CLICHES COME TO LIFE
-- In May, Kent, Wash., elementary school teacher Mary Kay LeTourneau, 35, gave birth to a baby girl, the father of whom is one of her sixth-graders. LeTourneau is the daughter of ex-U.S. Rep. John Schmitz, an intense right-wing Republican who was so notoriously opposed to sex education in schools that he would move little Mary out of any school contemplating such a program. In August, she pleaded guilty to child rape. (Unofficially, though, she admires the boy: "There was a respect, an insight, a spirit, an understanding between us that grew over time." They met when he was in second grade.)
-- Reasons College Men Fight in 1997: In Ithaca, N.Y., in May, a 21-year-old college student was arrested for beating up a guy in a bar fight over who had the better-looking goatee.
-- Life Imitates TV: (1) A Bangkok hotel worker was convicted in July of stealing from guests' safe-deposit boxes by rubbing his nose oil onto the buttons so he could check later to see which buttons had been pushed by the guest to open the safe. He said he learned the trick from watching the TV show "MacGyver." (2) A 27-year-old man driving a stolen truck was caught by sheriff's deputies in Salt Lake City in August but not before he eluded one deputy by vaulting over a backyard swimming pool while the squad car went straight in, lights flashing, reminiscent of "The Dukes of Hazzard."
-- Psychologist Sandy Wolfson told The Times of London in June that her research on fans of "Star Trek" reveals as many as 10 percent meet the clinical definition of addicts, especially when they go through physical withdrawal during their show's absence. Further, like classic drug addicts, they seem to require ever-increasing doses to overcome their tolerance levels.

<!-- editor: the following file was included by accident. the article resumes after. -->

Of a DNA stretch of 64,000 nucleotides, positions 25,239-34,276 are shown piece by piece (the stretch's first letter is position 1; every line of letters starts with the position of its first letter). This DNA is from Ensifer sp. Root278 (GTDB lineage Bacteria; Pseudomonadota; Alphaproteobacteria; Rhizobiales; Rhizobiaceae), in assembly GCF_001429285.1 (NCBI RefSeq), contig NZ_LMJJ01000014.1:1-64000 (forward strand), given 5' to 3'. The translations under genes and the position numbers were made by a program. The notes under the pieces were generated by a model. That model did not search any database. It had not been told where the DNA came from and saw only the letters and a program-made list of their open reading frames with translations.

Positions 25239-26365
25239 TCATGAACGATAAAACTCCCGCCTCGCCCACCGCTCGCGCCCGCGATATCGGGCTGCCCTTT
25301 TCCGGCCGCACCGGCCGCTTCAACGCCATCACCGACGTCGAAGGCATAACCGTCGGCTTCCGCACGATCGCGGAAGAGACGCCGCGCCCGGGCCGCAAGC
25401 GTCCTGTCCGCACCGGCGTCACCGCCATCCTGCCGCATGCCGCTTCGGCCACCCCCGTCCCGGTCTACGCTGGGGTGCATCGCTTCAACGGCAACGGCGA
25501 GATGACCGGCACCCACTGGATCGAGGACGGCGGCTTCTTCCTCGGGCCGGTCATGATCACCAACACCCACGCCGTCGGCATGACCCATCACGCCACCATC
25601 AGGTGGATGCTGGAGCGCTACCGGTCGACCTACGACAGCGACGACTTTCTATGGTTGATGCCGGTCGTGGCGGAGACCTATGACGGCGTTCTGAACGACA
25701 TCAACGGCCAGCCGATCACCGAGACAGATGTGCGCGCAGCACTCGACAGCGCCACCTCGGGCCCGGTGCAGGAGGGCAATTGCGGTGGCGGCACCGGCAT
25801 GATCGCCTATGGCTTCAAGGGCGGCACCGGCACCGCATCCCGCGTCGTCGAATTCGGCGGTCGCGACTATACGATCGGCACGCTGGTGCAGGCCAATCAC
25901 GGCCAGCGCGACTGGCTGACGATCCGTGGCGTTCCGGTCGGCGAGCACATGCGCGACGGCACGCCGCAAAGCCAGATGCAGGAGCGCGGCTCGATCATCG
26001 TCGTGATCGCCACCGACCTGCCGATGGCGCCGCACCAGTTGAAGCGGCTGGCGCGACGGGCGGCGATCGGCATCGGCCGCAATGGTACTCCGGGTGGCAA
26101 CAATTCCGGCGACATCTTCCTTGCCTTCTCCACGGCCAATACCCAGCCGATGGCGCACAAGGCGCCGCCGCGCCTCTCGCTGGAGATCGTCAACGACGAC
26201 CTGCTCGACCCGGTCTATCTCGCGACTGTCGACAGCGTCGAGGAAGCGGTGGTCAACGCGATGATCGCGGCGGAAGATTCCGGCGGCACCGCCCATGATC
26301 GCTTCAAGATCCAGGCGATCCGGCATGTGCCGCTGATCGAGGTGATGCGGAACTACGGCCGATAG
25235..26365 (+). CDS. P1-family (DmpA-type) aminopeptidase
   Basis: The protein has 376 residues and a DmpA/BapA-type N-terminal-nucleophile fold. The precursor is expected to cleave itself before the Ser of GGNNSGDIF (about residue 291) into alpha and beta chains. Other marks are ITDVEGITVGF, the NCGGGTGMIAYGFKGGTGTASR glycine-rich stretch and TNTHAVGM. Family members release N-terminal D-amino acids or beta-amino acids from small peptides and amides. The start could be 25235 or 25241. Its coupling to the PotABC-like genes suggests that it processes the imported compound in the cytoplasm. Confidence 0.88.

-- News of the Weird reported in 1994 on the controversy over who owned the world's largest cow hairball, but it now appears that an also-ran at that time, Mike Canchola of Sterling, Colo., is now No. 1. In 1994 a Garden City, Kan., historical society had a 37-incher, but Canchola has since come across one measuring 43.3 inches around. In the course of his work at a local beef plant, Canchola plucks out the non-championship hairballs, dries them, has colleague Frank Alcala paint faces or scenery on them, and sells them for $50 each.
-- United Hospital in St. Paul, Minn., announced in May that it was looking for someone to take over curating its collection of more than 14,000 human hearts, each stored in a plastic bag and the collection featuring specimens of nearly every kind of heart disease. Dr. Jesse Edwards, who started the collection and is now 85 years old, is retiring, and says maintenance of the hearts by a staff of five costs $650,000 a year.
-- In a June Associated Press feature, Dr. Charles Emerick, 67, a retired ear, nose and throat specialist in Portland, Ore., described his 450-item collection of things that he has personally removed from patients. Among the most prominent: a bag of decomposed bees (a kid ran into a swarm of them); an eraser that a kid put up his nose that stayed for 15 years until the boy, then in the Navy, had trouble breathing; and a plastic whistle from a boy ("His parents said he whistled every time he took a breath"). And Dr. James A. Downing's collection of 300 similarly gathered items remains on exhibit through Oct. 27 in Des Moines, Iowa.
(Send your Weird News to Chuck Shepherd, P.O. Box 8306, St. Petersburg, Fla. 33738, or Weird@compuserve.com. Chuck Shepherd's latest paperback, "The Concrete Enema and Other News of the Weird Classics," is now available at bookstores everywhere. To order it direct, call 1-800-642-6480 and mention this newspaper. The price is $6.95 plus $2 shipping.)